1 house. 9 employees. 3 months.
As an early stage startup with 1.5 years under our belt, we’ve always moved at a fast pace by setting short-term goals while staying focused on our long-term goals and product vision. This high velocity is part of our team’s identity and has been since we started as a team of three. Last month, it was really put to the test: we grew to nine employees and simultaneously joined Y Combinator to accelerate our vision and goals during a three month sprint.
Since the first days of Slite, we focused on creating a culture of team collaboration. You hear a lot about what it takes to succeed at Y Combinator and as a startup: build a product people love, focus on one metric, talk to your users, iterate fast. But how do these factors affect a team's culture and workflow? How do you rethink your collaboration culture to adapt to YC’s fast-paced rhythm?
A Culture Of Asynchronous Collaboration
At Slite, we value async collaboration so much that we’re building our product around this very concept. Async collaboration doesn’t occur in real-time and allows our team to work on their tasks with minimal interruptions. Our team is the most productive when they can work on their own time and in their own space.
Why do we care about this so much? Because we're convinced that it's key to continual team collaboration versus punctual, synchronous collaborative methods such as chat messaging and meetings. For it to work properly, information needs to be structured and transparent. And it is even more important for our team as we are and always will be part remote. By mastering async and keeping our team self-sufficient, we can concentrate on crushing goals, building a product people love and staying focused on our long term vision.
So before joining YC, this is how we made it work:
Using The Appropriate Tools (The Correct Way)
In terms of team-wide collaboration we use Slack, Slite, and Trello. We limit Slack to specific announcements or questions. We avoid using it as a place to do work or ask another team member to do something—it's purely for synchronous communication.
We share and write up knowledge in Slite and anything that has to do with task assignments is done via Trello. These tools have been crucial in keeping our teams on the same page, especially for our remote workers.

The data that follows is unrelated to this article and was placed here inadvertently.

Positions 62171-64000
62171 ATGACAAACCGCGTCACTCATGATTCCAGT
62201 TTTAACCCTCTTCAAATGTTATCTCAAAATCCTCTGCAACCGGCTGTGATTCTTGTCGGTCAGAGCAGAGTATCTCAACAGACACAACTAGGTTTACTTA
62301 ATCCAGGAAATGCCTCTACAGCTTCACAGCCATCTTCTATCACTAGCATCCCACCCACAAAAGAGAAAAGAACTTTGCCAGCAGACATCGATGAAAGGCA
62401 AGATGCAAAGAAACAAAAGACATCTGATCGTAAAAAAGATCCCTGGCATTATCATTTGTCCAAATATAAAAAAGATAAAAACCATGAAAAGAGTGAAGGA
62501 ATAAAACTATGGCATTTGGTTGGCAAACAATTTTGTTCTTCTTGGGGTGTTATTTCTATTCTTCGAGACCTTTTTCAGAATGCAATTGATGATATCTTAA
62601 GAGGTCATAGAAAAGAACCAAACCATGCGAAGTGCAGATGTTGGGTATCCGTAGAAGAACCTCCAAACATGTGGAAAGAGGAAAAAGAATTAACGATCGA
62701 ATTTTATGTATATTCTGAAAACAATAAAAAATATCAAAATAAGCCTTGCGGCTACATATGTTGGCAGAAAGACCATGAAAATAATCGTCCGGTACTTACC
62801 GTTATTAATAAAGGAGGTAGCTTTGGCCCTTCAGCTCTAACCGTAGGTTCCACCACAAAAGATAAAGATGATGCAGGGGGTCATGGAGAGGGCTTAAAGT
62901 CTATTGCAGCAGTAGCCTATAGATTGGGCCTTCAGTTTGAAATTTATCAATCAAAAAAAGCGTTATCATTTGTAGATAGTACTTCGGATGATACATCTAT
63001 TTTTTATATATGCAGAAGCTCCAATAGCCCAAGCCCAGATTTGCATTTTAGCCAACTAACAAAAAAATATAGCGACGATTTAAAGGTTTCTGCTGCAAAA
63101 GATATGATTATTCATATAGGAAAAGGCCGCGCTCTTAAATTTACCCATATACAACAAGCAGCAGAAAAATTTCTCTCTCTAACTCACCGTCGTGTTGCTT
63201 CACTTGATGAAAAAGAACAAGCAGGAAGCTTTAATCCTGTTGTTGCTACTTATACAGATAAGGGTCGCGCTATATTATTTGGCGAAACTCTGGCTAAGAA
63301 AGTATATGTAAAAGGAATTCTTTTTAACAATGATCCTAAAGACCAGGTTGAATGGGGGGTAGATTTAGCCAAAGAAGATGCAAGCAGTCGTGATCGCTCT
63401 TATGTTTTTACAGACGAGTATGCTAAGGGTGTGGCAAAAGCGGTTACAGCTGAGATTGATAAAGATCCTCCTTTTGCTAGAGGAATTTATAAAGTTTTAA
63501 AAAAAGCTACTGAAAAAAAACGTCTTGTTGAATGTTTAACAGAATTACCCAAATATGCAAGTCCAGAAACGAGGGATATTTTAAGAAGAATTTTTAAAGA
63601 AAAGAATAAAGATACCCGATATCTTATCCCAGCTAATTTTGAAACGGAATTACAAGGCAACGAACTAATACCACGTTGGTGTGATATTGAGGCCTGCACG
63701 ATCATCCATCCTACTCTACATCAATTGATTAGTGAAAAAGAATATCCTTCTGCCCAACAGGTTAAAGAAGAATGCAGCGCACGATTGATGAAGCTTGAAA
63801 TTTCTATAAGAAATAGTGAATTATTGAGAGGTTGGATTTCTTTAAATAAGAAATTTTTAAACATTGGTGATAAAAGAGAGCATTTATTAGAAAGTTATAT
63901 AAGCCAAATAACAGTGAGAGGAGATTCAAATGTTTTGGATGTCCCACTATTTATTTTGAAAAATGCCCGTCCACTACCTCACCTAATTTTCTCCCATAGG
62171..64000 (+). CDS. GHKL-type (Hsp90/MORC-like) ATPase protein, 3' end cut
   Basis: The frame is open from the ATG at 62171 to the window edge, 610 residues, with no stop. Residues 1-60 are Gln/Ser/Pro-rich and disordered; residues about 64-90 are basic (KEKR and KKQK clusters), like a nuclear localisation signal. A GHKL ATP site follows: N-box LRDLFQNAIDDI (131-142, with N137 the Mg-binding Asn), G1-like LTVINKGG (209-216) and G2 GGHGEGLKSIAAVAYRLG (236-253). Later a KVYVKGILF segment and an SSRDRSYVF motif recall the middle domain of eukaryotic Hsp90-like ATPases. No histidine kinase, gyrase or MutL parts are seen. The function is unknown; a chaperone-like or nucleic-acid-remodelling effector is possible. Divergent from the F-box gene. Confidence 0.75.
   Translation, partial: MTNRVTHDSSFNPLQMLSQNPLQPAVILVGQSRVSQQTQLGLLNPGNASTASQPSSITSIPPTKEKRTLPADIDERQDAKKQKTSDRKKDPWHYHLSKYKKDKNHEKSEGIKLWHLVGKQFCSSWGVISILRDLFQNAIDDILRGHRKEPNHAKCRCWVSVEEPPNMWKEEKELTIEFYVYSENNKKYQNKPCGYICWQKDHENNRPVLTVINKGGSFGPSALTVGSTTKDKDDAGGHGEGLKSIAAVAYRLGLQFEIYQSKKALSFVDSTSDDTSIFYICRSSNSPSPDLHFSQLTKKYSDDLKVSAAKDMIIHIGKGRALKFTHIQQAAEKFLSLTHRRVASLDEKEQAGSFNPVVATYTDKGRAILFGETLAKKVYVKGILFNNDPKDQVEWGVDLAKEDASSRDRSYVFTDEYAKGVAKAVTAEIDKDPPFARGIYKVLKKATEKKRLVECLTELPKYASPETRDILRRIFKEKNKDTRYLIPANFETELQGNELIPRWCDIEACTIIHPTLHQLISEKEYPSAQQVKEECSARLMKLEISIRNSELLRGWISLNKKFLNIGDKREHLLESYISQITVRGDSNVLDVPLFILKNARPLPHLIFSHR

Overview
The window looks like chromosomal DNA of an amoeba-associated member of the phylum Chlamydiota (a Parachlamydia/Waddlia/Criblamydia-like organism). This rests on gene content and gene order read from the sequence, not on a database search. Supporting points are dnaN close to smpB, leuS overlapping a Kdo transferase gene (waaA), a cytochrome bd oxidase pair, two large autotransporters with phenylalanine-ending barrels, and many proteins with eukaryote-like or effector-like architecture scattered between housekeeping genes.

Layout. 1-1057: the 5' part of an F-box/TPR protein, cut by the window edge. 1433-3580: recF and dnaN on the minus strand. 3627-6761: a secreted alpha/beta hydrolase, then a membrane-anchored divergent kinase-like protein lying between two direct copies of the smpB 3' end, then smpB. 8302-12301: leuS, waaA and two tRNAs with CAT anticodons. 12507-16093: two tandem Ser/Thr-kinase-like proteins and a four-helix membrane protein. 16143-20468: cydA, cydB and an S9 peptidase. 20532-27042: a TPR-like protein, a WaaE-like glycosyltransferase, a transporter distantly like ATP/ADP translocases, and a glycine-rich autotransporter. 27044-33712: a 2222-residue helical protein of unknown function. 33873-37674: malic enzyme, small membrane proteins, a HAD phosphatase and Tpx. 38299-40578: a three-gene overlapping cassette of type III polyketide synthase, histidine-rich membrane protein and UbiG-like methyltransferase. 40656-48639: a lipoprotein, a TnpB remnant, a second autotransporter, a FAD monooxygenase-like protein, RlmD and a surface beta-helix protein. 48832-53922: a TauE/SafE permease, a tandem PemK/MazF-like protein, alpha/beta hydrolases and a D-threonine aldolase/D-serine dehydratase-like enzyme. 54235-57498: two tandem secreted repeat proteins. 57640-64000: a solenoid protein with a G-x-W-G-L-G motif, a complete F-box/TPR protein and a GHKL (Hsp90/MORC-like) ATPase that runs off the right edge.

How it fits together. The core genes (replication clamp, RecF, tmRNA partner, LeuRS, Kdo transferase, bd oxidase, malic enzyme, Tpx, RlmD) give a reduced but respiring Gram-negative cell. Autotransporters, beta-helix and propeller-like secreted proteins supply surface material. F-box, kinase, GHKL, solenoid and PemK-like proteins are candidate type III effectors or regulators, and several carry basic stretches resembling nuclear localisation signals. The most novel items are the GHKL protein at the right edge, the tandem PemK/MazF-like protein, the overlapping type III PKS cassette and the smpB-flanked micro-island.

Maintaining A Weekly Rhythm Of Meetings
As a young startup with remote employees, it takes a lot of discipline to hold and prepare meetings on a weekly basis at the same time on the same day. If you do put in place this process, however, you'll be sure to make the most out of this weekly team meet-up.
So, before doubling in size and joining Y Combinator, we limited ourselves to two team meetings per week: one business related, the other product related, as well as daily ten minute stand up meetings. We also worked in weekly sprints and used meetings as retros, planning for the next sprint and addressing specific issues. This meeting rhythm helped us identify our priorities, kept us focused on completing our goals, and prevented ad hoc meetings from sneaking into our productive days.
Adapting Our Async Culture To The Y Combinator Rhythm
The Y Combinator accelerator program is exciting and extremely fast-paced. Growing and keeping up with a high level of speed throughout Y Combinator has definitely been challenging in terms of our workload. But overall, our ability to maintain and adapt our workflow under high pressure and as a larger team has really been put to the test.
We definitely don’t have a normal work rhythm here in California. First off, our team moved from Paris to Mountain View to live in the same house for three whole months. To succeed in the Y Combinator program, we had to adjust and make some changes to the way we work as a team.
For us, it meant finding the best way to work faster, stay focused on a specific set goal, and maintain cross-team collaboration.